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Hot summers causing arctic sinkholes as permafrost thaws rapidly: study

CNN logo CNN 6/12/2019 By Julia Hollingsworth, CNN
a group of blue water: In this aerial image, thermokarst lakes are seen on June 21, 2017 in Alaska, United States. © The Asahi Shimbun/The Asahi Shimbun In this aerial image, thermokarst lakes are seen on June 21, 2017 in Alaska, United States.

Arctic sinkholes are appearing across the Canadian High Arctic as permafrost -- ice expected to be frozen year-round -- thaws and collapses due to climate change, according to research published Monday.

Researchers found maximum thaw depths had already exceeded what they had expected to occur by 2090, according to the report published in Geophysical Research Letters journal.

At one site, Mould Bay, the level of thawing was 240% higher than historic norms.

Between 2003 and 2016, the scientists found there had been between 150% and 240% more thawing of permafrost on average in the Canadian High Arctic, compared with the period between 1979 and 2000.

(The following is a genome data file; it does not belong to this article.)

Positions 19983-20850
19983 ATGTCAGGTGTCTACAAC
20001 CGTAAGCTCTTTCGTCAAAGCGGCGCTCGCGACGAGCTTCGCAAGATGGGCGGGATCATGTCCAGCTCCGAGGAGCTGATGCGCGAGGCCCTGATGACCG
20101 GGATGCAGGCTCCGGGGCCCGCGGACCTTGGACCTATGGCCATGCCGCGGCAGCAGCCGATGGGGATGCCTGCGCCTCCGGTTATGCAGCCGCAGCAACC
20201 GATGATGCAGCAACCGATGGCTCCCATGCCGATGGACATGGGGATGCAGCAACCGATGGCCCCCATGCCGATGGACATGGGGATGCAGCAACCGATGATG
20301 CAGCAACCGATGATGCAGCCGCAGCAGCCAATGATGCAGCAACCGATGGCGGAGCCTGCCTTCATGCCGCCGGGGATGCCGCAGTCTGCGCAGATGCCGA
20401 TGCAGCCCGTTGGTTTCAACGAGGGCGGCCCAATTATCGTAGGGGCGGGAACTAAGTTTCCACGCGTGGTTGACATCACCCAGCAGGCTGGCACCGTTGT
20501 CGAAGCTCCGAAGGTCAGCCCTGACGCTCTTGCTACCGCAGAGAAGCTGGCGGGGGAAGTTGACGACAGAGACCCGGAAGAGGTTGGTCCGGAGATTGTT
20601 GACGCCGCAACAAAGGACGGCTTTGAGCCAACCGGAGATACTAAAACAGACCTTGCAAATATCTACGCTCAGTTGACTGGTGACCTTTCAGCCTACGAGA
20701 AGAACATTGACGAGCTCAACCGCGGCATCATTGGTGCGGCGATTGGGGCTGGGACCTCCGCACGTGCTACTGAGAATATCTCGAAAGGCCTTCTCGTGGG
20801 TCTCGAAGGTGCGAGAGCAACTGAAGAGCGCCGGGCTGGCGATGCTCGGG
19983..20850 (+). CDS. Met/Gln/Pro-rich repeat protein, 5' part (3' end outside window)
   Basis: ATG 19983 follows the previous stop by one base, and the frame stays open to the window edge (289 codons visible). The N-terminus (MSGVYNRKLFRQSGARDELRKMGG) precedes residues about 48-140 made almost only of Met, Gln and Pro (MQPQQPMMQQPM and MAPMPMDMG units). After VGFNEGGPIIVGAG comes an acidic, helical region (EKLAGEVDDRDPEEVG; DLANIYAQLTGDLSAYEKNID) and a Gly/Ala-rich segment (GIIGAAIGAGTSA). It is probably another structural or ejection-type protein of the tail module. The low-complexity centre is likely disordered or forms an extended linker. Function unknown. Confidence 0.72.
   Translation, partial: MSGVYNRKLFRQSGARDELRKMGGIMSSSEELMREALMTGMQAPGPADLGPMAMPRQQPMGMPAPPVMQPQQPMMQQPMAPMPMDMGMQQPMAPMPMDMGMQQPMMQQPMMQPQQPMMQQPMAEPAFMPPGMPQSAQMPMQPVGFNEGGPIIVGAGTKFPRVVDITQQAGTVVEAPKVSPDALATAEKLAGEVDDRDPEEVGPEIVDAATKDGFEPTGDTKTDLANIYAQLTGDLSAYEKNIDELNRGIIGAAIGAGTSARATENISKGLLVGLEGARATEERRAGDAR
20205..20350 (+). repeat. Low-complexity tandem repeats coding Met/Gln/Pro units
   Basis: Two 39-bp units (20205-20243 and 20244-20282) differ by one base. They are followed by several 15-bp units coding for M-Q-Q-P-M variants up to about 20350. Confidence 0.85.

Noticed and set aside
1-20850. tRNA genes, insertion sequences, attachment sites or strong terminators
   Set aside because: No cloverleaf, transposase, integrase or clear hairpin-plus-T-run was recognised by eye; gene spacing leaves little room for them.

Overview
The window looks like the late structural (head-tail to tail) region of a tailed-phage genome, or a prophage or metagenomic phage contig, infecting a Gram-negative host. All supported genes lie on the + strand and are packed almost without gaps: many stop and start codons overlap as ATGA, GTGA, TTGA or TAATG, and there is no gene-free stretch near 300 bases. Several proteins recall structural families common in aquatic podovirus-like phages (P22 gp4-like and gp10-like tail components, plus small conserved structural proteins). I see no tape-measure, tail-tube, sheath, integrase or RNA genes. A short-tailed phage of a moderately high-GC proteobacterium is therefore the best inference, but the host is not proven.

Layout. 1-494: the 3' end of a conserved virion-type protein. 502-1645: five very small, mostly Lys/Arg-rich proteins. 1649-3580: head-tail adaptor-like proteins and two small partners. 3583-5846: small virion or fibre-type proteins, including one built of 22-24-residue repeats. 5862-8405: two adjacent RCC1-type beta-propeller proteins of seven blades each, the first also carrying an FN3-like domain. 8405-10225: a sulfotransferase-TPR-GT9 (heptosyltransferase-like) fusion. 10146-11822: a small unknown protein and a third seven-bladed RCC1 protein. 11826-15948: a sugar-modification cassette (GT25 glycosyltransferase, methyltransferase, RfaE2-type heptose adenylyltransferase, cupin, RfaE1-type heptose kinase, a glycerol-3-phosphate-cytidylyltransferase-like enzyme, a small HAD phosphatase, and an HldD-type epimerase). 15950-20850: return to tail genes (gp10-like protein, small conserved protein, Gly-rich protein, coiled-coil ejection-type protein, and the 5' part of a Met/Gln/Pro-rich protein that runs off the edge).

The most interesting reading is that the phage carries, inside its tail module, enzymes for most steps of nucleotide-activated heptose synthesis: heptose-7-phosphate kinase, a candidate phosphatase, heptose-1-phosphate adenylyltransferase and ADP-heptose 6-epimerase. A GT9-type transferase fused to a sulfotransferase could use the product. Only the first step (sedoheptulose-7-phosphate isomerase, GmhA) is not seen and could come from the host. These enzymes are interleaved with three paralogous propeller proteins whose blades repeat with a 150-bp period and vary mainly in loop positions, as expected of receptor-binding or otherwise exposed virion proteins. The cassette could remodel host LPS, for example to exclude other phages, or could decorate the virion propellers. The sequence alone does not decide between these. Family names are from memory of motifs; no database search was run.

Scientists blamed a series of warm summers for damaging the "very cold permafrost," noting that there was little soil or vegetation to buffer the permafrost from the temperature changes.

Between 2004 and 2015, the scientists observed thermokarsts at three sites along a 700 kilometer (435 mile) stretch in the Canadian High Arctic. Thermokast is a term for a type of land surface that occurs when ice melts in permafrost, creating small sinkhole-like pits and valleys as the ground settles unevenly.

A study in May found that permafrost is melting so fast in the Arctic that it's not only ripping up the landscape -- it's also wrecking scientific equipment and making climate change worse.

As permafrost melts, it releases carbon and greenhouse gases into the atmosphere. Because Arctic permafrost is now melting faster than before, higher amounts of greenhouse gases and carbon could be released. That would warm the planet up more quickly.

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